This is a guest post from Ashley Coblentz in partnership with Chicago Home Tutor.
It’s not often you stop to consider everything the Roman Empire did for our modern culture. Things like infrastructure and our modern laws all stem from Rome. But you probably don’t know all the ways the Roman Empire has affected our educational system including the invention of a home tutor. Read on for 5 interesting ways Rome changed education.
If you send your children to school you can thank the Roman Empire! Rather than homeschool their children themselves, parents employed Greeks (or used slaves) to teach their children, a system that remains in place in today’s society of hiring teachers.
Since the earliest teachers were Greek and the books and materials they used were also in Greek, this promoted many children to be bilingual in their youth, something that is still considered an important academic advantage.
As more Roman families could afford education came to the advent of schools. Children would gather with a single teacher to learn. Rome considered education valuable and just like in our current school system, children would advance yearly with the material gradually increasing in difficulty. Also similarly, there was compulsory attendance until a certain level was reached.
Schools in Roman times were often strict and used corporal punishment when pupils didn’t get the correct answer. While we now know how detrimental that is to child development there is still much to learn about how to best motivate students and the science of actually learning.
The Roman Empire’s subject areas were similar to those of today’s schools, starting with the basics of reading, writing, and arithmetic and gradually shifting to subjects more relevant to adult life, like sciences, advanced literature, and public speaking.
Hundreds of words in the English language have a root word that is Latin, the language spoken during the Roman Empire. They’ve also given us this alphabet we use. (Only J and U would be added at a later date.) So if you’re reading this, thank the Romans!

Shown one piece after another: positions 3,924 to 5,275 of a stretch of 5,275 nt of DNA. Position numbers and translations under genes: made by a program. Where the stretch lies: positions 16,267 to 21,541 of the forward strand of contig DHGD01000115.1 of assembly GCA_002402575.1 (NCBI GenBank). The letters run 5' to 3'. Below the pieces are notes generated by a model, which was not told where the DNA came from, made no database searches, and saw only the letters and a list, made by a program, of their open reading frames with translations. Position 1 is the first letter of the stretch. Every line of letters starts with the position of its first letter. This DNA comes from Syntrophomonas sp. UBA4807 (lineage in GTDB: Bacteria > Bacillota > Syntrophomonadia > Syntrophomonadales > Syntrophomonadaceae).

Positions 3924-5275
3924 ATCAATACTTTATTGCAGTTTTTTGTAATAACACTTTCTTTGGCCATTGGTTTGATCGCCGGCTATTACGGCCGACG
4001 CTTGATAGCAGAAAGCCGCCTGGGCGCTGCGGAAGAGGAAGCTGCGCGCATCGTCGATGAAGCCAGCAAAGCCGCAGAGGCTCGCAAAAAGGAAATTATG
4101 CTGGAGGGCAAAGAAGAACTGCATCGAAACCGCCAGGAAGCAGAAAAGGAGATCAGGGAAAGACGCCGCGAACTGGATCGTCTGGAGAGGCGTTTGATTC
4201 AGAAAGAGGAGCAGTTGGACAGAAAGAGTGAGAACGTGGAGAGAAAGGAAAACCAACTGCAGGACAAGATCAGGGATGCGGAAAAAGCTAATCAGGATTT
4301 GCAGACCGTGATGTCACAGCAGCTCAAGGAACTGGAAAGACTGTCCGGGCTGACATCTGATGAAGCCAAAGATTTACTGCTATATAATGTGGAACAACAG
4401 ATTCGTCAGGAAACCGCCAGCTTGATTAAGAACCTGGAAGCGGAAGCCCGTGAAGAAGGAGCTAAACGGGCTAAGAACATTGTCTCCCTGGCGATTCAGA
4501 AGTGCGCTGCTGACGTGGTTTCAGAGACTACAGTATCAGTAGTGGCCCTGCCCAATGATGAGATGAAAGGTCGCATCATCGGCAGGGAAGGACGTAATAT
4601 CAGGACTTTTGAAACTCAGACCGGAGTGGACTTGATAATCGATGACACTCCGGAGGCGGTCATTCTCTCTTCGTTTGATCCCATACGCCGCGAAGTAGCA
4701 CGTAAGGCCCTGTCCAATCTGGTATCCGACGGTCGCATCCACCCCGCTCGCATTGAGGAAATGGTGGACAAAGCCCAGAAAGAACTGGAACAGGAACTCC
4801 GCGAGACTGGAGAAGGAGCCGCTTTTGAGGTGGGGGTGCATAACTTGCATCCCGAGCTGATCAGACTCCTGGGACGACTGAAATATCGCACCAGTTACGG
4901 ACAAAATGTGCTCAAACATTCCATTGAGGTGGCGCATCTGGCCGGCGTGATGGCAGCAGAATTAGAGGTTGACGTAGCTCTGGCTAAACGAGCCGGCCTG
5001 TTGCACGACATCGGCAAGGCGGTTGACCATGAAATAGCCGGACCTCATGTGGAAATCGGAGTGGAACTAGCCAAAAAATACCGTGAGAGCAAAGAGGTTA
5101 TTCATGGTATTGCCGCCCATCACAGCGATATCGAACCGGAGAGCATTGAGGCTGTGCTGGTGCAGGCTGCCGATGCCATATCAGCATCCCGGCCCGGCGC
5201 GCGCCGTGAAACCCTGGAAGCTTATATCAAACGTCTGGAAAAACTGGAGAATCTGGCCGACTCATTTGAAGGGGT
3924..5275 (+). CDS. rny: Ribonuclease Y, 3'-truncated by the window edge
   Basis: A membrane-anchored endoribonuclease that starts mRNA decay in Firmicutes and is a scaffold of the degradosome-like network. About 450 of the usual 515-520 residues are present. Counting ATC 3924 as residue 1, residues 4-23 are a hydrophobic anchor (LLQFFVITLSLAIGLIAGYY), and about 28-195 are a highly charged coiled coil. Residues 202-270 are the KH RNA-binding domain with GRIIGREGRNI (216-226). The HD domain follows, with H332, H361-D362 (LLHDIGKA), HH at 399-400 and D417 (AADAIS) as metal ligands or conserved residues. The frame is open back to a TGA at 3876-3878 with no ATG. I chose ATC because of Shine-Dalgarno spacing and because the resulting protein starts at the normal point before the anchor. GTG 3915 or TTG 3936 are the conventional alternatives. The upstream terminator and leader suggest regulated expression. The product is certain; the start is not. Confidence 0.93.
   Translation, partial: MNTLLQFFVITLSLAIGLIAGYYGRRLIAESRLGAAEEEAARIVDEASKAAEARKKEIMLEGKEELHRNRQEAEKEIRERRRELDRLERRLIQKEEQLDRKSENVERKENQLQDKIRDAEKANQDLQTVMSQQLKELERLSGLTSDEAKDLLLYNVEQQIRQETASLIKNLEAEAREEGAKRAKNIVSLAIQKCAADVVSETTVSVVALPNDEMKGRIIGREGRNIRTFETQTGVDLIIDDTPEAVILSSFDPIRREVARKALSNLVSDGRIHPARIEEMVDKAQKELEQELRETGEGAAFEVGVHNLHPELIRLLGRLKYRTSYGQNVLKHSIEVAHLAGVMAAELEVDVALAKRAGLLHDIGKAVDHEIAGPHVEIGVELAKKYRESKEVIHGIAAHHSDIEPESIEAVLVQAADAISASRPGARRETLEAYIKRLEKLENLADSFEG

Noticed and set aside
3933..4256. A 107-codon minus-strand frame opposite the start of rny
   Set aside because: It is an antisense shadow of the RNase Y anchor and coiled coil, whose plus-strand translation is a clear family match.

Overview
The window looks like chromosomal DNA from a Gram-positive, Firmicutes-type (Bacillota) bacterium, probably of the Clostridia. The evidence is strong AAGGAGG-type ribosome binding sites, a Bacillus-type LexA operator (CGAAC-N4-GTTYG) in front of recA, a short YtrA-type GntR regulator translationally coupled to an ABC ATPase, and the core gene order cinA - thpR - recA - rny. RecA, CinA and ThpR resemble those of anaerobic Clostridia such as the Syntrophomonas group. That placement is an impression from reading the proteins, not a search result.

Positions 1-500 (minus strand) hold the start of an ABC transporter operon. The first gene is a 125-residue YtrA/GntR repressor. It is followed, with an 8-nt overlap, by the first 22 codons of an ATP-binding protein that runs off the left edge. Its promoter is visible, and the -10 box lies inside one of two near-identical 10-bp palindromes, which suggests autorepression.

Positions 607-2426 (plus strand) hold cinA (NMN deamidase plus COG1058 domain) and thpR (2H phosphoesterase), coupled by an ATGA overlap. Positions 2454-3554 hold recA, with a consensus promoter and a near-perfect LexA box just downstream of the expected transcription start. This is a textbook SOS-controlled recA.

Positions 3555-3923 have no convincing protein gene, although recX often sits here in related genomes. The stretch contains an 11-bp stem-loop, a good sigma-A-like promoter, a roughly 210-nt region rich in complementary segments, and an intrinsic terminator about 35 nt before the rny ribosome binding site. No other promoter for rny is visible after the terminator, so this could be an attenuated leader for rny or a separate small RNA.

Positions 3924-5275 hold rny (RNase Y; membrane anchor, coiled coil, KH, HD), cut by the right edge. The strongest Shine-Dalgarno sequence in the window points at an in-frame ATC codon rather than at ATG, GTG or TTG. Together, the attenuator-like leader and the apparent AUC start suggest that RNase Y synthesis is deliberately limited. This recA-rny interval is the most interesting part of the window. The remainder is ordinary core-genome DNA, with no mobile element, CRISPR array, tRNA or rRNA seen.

Today, learning Latin is beneficial for learning any of the romance languages as well as giving an advantage to learning advanced sciences. Also, our current justice system has many phrases that are in Latin as well.
The Golden Age of Rome brought an incredible amount of literature, poems, and other works. Many of these pieces are available today for people to study. Remember when you studied Shakespeare in school? He was inspired by the works of the Roman Empire and many of his plays, especially Julius Caesar were based on what was going on in the Roman Empire.
In Ancient Rome, as schools took off in popularity they invented “Ludi” which means play. These were the earliest schools for children to learn how to socialize and learn only the basics. These basic playschools were fundamental in the development of children and can still be seen in the modern-day equivalent of preschool.
Even now the benefits of preschool cannot be understated. Preschool promotes early learning and helps children associate with others in a positive manner, and we have the Roman Empire to thank!
Around the world, schools have taken on similar characteristics and while education is not a world standard, the respect it garners is. Every nation that has their children educated in a school setting has the Roman Empire to thank for that chance. Without the Romans, it is possible we would all still be homeschoolers.
Ashley Coblentz is a lifestyle blogger currently writing for Chicago Home Tutors, and a political journalist. After graduating from college, she worked as a Registered Nurse at one of the largest hospitals in South Dakota until deciding to be a full-time mom. She remains very passionate about the nursing profession and often volunteers in her extra time to teach community education classes on first aid and other related topics. She has one amazing child who keeps her on her toes. Who knew 10-year-olds could have so many questions? If you want to keep up with her and see what she’s writing next you can find her on Twitter or check out her portfolio for other fun reads.